A set of highly informative rat simple sequence length polymorphism (SSLP) markers and genetically defined rat strains.
Index Terms :
Animals, Genetically Modified/genetics
Rats, Inbred Strains/classification
Rats, Inbred Strains/genetics
Rats, Mutant Strains/classification
Rats, Mutant Strains/genetics
Specific Pathogen-Free Organisms
BioMed Central Ltd. 2012-10-09T07:39:14Z 2012-10-09T07:39:14Z 2006-04-04
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Open access content. Open access content
© 2006 Mashimo et al; licensee BioMed Central Ltd. This is an Open Access article distributed under the terms of the Creative Commons Attribution License (http://creativecommons.org/licenses/by/2.0), which permits unrestricted use, distribution, and reproduction in any medium, provided the original work is properly cited.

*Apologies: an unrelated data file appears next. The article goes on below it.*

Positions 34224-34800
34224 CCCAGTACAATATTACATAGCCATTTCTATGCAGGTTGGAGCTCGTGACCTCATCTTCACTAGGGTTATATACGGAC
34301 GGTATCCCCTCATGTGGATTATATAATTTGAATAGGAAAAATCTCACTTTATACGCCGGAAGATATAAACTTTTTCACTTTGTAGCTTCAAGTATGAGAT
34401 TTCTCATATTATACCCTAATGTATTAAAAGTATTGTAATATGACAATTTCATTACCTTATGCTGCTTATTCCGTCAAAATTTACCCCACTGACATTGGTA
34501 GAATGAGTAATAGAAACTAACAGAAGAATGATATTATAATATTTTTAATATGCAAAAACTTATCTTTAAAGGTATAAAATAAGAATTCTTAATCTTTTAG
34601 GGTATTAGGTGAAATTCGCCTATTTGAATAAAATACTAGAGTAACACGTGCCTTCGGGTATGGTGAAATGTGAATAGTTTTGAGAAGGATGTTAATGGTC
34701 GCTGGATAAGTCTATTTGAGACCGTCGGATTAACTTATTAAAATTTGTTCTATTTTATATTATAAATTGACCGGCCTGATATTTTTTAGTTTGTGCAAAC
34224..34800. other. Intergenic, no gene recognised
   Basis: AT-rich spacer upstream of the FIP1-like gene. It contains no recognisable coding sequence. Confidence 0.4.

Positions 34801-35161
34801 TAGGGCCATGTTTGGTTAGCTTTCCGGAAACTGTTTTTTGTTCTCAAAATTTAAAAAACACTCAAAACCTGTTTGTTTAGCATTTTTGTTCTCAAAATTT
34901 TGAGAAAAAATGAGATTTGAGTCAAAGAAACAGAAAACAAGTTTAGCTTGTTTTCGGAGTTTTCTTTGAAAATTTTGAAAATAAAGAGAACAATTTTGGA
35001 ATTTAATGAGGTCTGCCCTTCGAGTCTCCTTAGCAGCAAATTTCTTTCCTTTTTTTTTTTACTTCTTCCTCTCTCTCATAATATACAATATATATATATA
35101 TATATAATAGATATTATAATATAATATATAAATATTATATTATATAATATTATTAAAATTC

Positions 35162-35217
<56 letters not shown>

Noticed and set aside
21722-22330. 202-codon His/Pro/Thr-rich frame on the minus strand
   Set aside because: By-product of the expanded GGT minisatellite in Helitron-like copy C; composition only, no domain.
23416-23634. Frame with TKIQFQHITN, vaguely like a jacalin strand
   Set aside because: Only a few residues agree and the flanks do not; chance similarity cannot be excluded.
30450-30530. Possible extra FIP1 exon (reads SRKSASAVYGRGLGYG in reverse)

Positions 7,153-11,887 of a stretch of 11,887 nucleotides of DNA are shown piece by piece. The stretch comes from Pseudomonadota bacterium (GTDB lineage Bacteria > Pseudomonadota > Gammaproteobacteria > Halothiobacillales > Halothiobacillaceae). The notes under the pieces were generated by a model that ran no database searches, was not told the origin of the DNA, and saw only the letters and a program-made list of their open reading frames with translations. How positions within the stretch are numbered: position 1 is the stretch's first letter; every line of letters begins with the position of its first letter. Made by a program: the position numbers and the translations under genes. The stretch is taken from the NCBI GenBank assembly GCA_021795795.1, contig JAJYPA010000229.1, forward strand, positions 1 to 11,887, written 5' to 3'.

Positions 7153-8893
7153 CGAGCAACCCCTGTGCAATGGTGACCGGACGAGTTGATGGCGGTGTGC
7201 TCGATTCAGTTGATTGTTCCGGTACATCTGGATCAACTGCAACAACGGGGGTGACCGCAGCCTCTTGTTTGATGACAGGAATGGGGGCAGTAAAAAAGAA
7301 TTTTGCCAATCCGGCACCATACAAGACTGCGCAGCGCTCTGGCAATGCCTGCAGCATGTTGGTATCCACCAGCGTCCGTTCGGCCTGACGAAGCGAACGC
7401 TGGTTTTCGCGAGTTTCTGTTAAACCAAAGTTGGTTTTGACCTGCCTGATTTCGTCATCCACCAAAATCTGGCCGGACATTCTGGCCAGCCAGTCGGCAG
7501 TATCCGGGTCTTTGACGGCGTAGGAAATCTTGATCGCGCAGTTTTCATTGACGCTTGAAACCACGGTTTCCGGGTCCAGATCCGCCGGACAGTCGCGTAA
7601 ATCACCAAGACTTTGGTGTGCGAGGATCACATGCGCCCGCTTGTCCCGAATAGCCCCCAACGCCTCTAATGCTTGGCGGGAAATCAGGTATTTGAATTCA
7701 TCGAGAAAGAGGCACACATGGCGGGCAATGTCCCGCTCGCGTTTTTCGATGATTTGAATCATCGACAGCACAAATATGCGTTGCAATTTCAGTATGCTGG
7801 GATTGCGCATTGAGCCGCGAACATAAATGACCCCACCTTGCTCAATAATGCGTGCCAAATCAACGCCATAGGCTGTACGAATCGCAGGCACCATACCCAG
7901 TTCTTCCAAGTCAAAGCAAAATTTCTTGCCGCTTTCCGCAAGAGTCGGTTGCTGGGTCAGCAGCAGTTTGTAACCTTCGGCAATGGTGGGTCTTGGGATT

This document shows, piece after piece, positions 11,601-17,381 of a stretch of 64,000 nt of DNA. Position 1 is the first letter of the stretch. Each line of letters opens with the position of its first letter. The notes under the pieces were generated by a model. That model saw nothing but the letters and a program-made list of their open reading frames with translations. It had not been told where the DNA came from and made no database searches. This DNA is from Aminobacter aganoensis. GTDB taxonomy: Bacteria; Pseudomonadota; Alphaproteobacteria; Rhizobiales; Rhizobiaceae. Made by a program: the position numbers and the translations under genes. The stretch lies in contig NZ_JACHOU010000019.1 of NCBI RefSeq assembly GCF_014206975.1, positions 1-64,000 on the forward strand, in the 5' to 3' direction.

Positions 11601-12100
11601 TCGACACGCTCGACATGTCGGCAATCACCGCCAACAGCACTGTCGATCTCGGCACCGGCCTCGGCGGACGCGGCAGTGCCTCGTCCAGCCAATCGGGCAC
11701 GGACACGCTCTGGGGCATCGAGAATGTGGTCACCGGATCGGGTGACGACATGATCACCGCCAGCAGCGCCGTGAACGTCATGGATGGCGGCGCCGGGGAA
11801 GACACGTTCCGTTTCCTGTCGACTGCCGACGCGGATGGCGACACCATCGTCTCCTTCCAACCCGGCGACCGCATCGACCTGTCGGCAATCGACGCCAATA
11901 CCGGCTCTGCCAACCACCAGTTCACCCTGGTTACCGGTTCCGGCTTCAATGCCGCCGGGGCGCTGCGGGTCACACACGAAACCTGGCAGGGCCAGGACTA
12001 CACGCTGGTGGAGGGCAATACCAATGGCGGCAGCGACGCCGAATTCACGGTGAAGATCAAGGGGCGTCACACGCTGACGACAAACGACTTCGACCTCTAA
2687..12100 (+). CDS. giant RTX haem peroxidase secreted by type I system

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[Background]The National Bio Resource Project for the Rat in Japan (NBRP-Rat) is focusing on collecting, preserving and distributing various rat strains, including spontaneous mutant, transgenic, congenic, and recombinant inbred (RI) strains. To evaluate their value as models of human diseases, we are characterizing them using 109 phenotypic parameters, such as clinical measurements, internal anatomy, metabolic parameters, and behavioral tests, as part of the Rat Phenome Project. Here, we report on a set of 357 simple sequence length polymorphism (SSLP) markers and 122 rat strains, which were genotyped by the marker set. [Results]The SSLP markers were selected according to their distribution patterns throughout the whole rat genome with an average spacing of 7.59 Mb. The average number of informative markers between all possible pairs of strains was 259 (72.5% of 357 markers), showing their high degree of polymorphism. From the genetic profile of these rat inbred strains, we constructed a rat family tree to clarify their genetic background. [Conclusion]These highly informative SSLP markers as well as genetically and phenotypically defined rat strains are useful for designing experiments for quantitative trait loci (QTL) analysis and to choose strategies for developing new genetic resources. The data and resources are freely available at the NBRP-Rat web site .